The Chihuahua has a compact build, moves quickly and gracefully and is well-known as an alert breed similar in behavior to terriers.
Ideally, the Chihuahua that you are considering should have a well-balanced appearance. In other words, you'd want to be sure that your dog's legs or head don't appear too large or small for its body.
The body of the Chihuahua is what is known as off square. In essence, this will mean that when measuring the dog from the shoulder point to the behind, it will be slightly longer than it is tall.
The front half of the Chihuahua, also known as the forequarters, should fit into a few considerations. Under ideal circumstances, when the front legs of a Chihuahua are straight the toes should point forward as well. Any deviation from this such as having a bowlegged appearance or having paws that are misshapen or something similar are considered to be undesirable.
The rear half of the Chihuahua, also called the hindquarters, should consist of legs that are completely parallel when viewed from the rear. Legs that point toward each other are called cowhocks and are also considered undesirable.
A healthy weight for a Chihuahua size should not exceed 6 pounds which is what Chihuahua breeders and dog show experts consider to be "show ring ready".
The Chihuahua Head
As mentioned earlier, a Chihuahua's head should resemble the shape of an apple without being completely round. The eyes should be somewhat large and fairly well apart and be radiant and shiny.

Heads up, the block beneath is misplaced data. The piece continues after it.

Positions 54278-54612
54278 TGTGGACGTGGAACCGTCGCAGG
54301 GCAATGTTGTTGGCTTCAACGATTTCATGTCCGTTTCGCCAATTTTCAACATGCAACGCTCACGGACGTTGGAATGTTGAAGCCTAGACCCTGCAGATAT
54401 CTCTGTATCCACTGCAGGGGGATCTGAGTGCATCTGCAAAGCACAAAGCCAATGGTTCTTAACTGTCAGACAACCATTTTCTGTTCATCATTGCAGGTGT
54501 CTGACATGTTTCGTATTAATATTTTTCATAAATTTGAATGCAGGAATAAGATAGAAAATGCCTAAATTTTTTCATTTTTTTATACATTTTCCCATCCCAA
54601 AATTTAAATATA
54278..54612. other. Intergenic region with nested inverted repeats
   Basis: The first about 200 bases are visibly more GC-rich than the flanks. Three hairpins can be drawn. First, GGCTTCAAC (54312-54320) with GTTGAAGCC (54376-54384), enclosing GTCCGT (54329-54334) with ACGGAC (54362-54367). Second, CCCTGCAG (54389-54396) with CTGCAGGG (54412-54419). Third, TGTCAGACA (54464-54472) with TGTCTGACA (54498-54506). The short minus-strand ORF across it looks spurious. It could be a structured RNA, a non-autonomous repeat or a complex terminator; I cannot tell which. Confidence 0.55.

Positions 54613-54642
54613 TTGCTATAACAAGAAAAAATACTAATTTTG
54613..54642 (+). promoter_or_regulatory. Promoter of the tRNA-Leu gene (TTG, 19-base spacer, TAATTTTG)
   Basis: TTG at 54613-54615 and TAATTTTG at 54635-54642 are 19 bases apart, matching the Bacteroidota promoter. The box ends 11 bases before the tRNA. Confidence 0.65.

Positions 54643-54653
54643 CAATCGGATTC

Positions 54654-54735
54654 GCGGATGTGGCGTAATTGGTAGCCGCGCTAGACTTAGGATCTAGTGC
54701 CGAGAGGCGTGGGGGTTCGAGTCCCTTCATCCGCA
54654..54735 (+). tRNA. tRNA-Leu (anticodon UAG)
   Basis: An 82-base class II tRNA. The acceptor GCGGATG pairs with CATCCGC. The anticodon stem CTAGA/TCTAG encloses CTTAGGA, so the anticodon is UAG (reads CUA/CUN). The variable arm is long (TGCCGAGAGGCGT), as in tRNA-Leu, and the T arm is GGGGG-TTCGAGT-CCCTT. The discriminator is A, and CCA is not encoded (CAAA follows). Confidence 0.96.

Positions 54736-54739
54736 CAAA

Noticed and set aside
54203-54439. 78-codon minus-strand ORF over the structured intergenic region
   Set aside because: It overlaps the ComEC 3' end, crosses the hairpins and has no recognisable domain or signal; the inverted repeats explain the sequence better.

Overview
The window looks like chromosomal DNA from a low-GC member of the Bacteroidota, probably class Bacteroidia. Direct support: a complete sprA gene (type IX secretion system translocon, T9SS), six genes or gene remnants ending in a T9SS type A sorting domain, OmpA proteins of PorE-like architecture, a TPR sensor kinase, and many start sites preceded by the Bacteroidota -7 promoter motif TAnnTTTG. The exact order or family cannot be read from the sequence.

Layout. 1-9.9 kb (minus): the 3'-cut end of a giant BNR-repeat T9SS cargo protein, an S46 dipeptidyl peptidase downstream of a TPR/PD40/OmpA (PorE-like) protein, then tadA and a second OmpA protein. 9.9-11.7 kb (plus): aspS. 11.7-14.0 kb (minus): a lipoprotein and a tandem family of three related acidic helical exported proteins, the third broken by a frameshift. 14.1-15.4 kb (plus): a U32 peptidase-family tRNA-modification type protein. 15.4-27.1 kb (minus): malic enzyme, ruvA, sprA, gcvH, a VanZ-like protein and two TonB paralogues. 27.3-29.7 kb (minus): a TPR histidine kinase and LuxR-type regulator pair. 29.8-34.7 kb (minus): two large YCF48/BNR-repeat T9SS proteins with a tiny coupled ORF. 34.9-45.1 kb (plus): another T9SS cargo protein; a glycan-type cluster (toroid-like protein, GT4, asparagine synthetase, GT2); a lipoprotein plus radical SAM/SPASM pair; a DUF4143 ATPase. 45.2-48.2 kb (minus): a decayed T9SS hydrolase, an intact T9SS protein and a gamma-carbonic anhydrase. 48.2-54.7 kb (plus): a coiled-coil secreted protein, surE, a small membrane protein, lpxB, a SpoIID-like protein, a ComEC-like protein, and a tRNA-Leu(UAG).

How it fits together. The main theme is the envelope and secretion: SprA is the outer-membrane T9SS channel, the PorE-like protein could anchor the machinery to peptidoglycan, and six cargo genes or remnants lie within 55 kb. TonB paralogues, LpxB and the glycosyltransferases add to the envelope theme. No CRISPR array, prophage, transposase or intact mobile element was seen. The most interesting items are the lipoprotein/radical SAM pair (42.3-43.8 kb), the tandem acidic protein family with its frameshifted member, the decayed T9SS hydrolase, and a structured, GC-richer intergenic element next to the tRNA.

The ears of a Chihuahua sit at a 45° angle when the dog is resting. However, when the dog is alert the years will stand straight up. The ears of the animal are perhaps one of the best-known Chihuahua traits. As an aside, the manner in which a dog positions it ears is also known as its ear carriage.
The Chihuahua Muzzle
The ideal length for a Chihuahua's muzzle, or snout, is somewhat short but not super short since this can cause problems with breathing as well as teeth crowding.
There are two types of bites typically associated with Chihuahua teeth. These are the scissors bite and the level bite. When a Chihuahua has a scissors bite this means that the upper teeth protrude slightly above the lower teeth when the Chihuahua's mouth is closed. Conversely, when a Chihuahua has a level bite this means that the upper and lower teeth meet flush against one another.
There are two types of coats that Chihuahua puppies can have. They are a shorthaired, or smooth coat, and a long-haired coat. Chihuahuas that have short coats may also have an undercoat. This section of fur acts as a protective layer in the belly area.
Like their shorter haired cousins, long-haired Chihuahuas will also possess an undercoat and its outer coat will typically range in length from 1 inch up to around 1 1/2 inches.
Otherwise, the two types of Chihuahuas are virtually identical.
Despite the bad behavior displayed by Chihuahuas on television, most of them do not have an overly high activity level. In fact, effective Chihuahua training often results in a dog that is remarkably well behaved even without human company for extended periods of time.
Most of the time, a Chihuahua tends to mirror the activity level of its surroundings more so than initiating activity or exercise on its own. For the most part, Chihuahua behavior could be described as spirited but not overly excited.
We hope that this brief introduction to and education about Chihuahua puppies has been helpful to you and that if you want to learn more about this unique toy breed, be sure and spend some more time on the site and enjoy.